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Jim Hines 
 
Full name: James Ray "Jim" Hines 
Gender: Male 
Height: 6'0" (183 cm) 
Weight: 179 lbs (81 kg) 
Born: September 10, 1946 in Dumas, Arkansas, United States 
Affiliations: Houston Striders 
Country: USA United States  
 
Personal Bests: 100 9.95 (1968); 220y 20.71 (1967). 
 
Born in Dumas, Arkansas, Hines was raised in Oakland, California and graduated from McClymonds High School in 1964. He was a baseball player in his younger years, until he was spotted by a track coach as a running talent and became a sprinter. At the 1968 US national championships in Sacramento, California, Hines became the first man to break the ten second barrier in the 100 meter race, setting 9.9 (manual timing), with a real time of 10.03 - two other athletes, Ronnie Ray Smith behind him (real time 10.13) and Charles Greene on the other semi-final (real time 10.09) having got the same official clocking . Hines attended Texas Southern University in Houston, Texas. He was a member of the Texas Southern University Tigers track team. 
 
A few months later, at the Olympics themselves, Hines a black athlete found himself in a tense situation, with racial riots going on in his home country and a threat of a boycott by the black athletes of the US team who were disturbed by the controversial admittance of apartheid South Africa to the games and revelations linking the head of the IOC, Avery Brundage to a racist and anti-semitic country club. Hines reached the 100 m final, and won it. There was some controversy over his exact time, but eventually his time of 9.95 was recognised as a new world record (electronically timed and therefore considered quicker than his 9.9). Hines helped break another World Record when he and his teammates sprinted to the 4 x 100 m relay gold at the same Games. 
 
After these successes, Hines was a 6th round pick in the 1968 NFL draft by the Miami Dolphins, an American football team. Unfortunately, Hines did not have the football skills to match his speed and spent the '68 season on the taxi (practice) squad. He appeared in 10 games with Miami in 1969 catching just two passes for 23 yards, rushed the ball one time for seven yards and returned one kickoff for 22 yards. Hines then appeared in one game with the Kansas City Chiefs in 1970. He never played pro football again. For years he worked with inner-city youth in Houston, as well as on oil rigs outside the city.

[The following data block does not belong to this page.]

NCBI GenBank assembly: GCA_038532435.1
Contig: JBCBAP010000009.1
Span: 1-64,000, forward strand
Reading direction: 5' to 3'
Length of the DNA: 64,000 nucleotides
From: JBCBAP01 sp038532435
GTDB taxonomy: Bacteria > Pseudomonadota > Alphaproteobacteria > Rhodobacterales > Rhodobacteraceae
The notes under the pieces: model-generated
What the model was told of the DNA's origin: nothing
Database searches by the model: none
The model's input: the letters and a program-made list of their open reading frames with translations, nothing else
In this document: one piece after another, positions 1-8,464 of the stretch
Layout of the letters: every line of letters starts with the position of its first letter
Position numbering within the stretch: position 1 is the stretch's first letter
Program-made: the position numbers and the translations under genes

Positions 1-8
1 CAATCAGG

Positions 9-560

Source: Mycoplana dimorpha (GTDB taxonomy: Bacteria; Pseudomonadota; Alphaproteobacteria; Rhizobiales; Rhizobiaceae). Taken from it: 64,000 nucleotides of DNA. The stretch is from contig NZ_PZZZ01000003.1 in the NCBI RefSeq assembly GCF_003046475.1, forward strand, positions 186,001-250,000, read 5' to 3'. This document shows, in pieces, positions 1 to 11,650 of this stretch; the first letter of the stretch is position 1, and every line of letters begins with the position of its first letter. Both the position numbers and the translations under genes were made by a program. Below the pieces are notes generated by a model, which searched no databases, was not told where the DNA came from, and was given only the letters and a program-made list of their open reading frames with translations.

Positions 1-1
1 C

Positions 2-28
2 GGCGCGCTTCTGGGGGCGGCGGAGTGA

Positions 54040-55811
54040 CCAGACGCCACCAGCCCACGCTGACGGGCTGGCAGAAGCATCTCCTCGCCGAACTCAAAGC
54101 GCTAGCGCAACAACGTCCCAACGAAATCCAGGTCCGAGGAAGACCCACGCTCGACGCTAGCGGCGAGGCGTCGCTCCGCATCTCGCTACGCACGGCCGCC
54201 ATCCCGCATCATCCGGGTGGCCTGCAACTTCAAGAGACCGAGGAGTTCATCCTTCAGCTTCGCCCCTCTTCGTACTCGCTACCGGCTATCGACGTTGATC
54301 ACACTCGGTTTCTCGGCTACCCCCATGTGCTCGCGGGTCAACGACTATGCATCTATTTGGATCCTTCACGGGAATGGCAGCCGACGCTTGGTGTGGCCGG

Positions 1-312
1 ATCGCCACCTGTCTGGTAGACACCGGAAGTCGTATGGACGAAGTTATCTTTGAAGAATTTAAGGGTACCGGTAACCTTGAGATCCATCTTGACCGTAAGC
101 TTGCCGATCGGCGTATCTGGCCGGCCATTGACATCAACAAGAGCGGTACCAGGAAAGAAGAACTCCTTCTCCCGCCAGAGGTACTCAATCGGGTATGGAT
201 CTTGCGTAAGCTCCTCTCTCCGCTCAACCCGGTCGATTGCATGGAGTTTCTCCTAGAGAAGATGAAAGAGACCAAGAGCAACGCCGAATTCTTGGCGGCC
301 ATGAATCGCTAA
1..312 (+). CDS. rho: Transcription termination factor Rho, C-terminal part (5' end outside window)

Hines' world record remained unbeaten for an exceptionally long time, until Calvin Smith ran 9.93 in 1983. 
 
 
 
 
 
 
 
 
 
 
Jimmy ready for another gold: 4x100, he is in third position now, behind Cuba and East Germany
 
 
 
 
 
 
 
 
 
 
 
 
 
 
Jimmy beaten by Charlie Greeen before Mexico City Olympics Games  
 
 
 
 
 
 
 
 
 
 
 
 
 
Jimmy in full action at Mexico City Olympics Games
 
 
 
 
 
 
Jim Hines and Ronny Ray Smith during a heat 4x100 m Mexico City Olympics Games
 
 
 
 
 
 
 
 
 
 
Still Jim Hines and Ronny Ray Mexico during a heat 4x100 m Mexico City Olympics Games
 
 
 
 
 
 
 
 
 
 
Jim Hines has just became the first human been who broke the 10 seconds on 100 m dash.  Mexico City Olympics Games
 
 
 
 
 
 
 
 
 
 
Jim at the arrive of  4x100 relay at Mexico City 1968 Olympic games (second from right).  202 is Enrique Figuerola from Cuba, second. On the left Roger Bambuck, from France third.
 
 
 
 
 
 
Jim at the arrive of  4x100 relay at Mexico City 1968 Olympic games (second   is Enrique Figuerola from Cuba on the right).
 
 
 
 
 
 
 
 
 
 
 
Jimmy and another great legend: Tommie "Yet" Smith. 
 
Unknown who wons that race
 
 
 
 
 
 
 
 
 
 
 
 
 
 
 
 
 
 
 
Still Jimmy and   Tommie "Yet" Smith. 
 
Unknown who wons that race
 
 
 
 
 
 
 
 
 
 
 
 
Jimmy won a race in Sacramento on 1968
 
 
 
 
 
 
 
 
 
 
 
 
Jimmy won his semifinal at Mexico City  1968 Olympic Games, 
 
second is Roger Bambuck and third Harry Jerome
 
 
 
 
 
 
 
 
 
 
 
 
 
 
Jimmy won his first heat  at Mexico City  1968 Olympic Games. 
 
 
 
 
 
 
 
 
 
 
 
 
 
 
 
 
 
Jimmy ready for another gold: 
 
cheasing Henrique Figuerola 
 
4x100, Mexico city 1968
 
 
 
 
 
 
 
 
 
 
 
First human been under 10 seconds on 100 meters
 
 
 
 
 
 
 
 
 
 
 
 
 
 
Jimmy (on the right of course, all 100 m dash finalists were black) some years later
 
 
 
 
 
 
 
 
 
 
 
 
 
 
 
 
Jimmy 40th years later
 
 
 
 
 
 
 
 
 
 
 
 
 
 
 
 
 
Jimmy 40th years later
 
 
 
 
 
 
 
 
 
 
 
 
 
 
 
First man  under ten second  40th years later